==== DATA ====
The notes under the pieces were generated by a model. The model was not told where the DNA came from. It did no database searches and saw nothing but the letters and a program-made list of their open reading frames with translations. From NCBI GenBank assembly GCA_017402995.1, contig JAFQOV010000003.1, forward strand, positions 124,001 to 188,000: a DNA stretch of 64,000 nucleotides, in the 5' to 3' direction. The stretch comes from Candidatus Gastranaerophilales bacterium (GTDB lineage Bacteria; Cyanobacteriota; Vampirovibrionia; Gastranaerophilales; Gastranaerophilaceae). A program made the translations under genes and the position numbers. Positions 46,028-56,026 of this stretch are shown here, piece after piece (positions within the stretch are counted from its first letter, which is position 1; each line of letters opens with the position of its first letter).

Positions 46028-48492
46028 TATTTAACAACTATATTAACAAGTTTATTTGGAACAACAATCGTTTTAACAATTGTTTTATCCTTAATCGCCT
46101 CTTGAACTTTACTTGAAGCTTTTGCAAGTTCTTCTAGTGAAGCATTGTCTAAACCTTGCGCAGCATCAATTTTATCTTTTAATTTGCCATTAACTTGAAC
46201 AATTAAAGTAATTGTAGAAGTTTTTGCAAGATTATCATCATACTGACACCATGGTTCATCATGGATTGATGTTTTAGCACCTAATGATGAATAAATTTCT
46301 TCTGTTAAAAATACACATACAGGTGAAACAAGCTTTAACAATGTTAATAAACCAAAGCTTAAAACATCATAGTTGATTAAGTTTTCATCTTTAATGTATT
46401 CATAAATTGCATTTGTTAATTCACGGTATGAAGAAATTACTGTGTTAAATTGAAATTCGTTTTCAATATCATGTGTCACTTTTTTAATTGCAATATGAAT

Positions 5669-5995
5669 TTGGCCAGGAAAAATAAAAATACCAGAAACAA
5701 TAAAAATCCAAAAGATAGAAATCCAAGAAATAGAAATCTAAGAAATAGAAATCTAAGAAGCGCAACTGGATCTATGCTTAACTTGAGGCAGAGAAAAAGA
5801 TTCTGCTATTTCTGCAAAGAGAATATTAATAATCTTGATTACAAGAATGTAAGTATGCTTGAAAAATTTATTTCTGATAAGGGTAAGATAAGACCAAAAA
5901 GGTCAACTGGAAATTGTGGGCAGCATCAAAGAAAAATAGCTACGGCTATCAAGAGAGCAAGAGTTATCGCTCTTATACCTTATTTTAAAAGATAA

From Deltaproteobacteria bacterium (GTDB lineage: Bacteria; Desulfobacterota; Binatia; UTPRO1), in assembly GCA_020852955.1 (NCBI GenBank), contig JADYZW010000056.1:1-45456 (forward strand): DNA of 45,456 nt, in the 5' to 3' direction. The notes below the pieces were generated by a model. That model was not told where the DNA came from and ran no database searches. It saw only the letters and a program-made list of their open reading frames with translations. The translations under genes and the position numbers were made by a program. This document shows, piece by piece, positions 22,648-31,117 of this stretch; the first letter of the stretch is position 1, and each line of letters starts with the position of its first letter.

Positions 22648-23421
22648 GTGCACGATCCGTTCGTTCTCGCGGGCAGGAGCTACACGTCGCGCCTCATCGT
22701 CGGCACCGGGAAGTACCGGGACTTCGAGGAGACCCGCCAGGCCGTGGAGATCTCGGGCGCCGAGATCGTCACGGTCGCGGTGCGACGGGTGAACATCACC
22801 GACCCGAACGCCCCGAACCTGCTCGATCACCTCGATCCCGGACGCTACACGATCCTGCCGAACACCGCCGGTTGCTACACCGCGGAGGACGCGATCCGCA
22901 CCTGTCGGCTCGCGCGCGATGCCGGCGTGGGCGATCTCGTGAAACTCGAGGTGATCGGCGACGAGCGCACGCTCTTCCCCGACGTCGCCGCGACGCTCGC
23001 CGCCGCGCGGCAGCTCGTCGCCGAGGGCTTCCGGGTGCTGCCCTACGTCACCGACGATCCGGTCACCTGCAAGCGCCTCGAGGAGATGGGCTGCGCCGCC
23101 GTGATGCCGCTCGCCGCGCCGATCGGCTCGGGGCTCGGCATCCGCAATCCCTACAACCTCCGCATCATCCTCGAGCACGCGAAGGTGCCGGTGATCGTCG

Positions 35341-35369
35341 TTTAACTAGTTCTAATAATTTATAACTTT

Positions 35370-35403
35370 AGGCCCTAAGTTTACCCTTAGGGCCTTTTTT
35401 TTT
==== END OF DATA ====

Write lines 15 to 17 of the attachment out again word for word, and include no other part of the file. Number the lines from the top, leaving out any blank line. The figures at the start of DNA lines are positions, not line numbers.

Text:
22648 GTGCACGATCCGTTCGTTCTCGCGGGCAGGAGCTACACGTCGCGCCTCATCGT
22701 CGGCACCGGGAAGTACCGGGACTTCGAGGAGACCCGCCAGGCCGTGGAGATCTCGGGCGCCGAGATCGTCACGGTCGCGGTGCGACGGGTGAACATCACC
22801 GACCCGAACGCCCCGAACCTGCTCGATCACCTCGATCCCGGACGCTACACGATCCTGCCGAACACCGCCGGTTGCTACACCGCGGAGGACGCGATCCGCA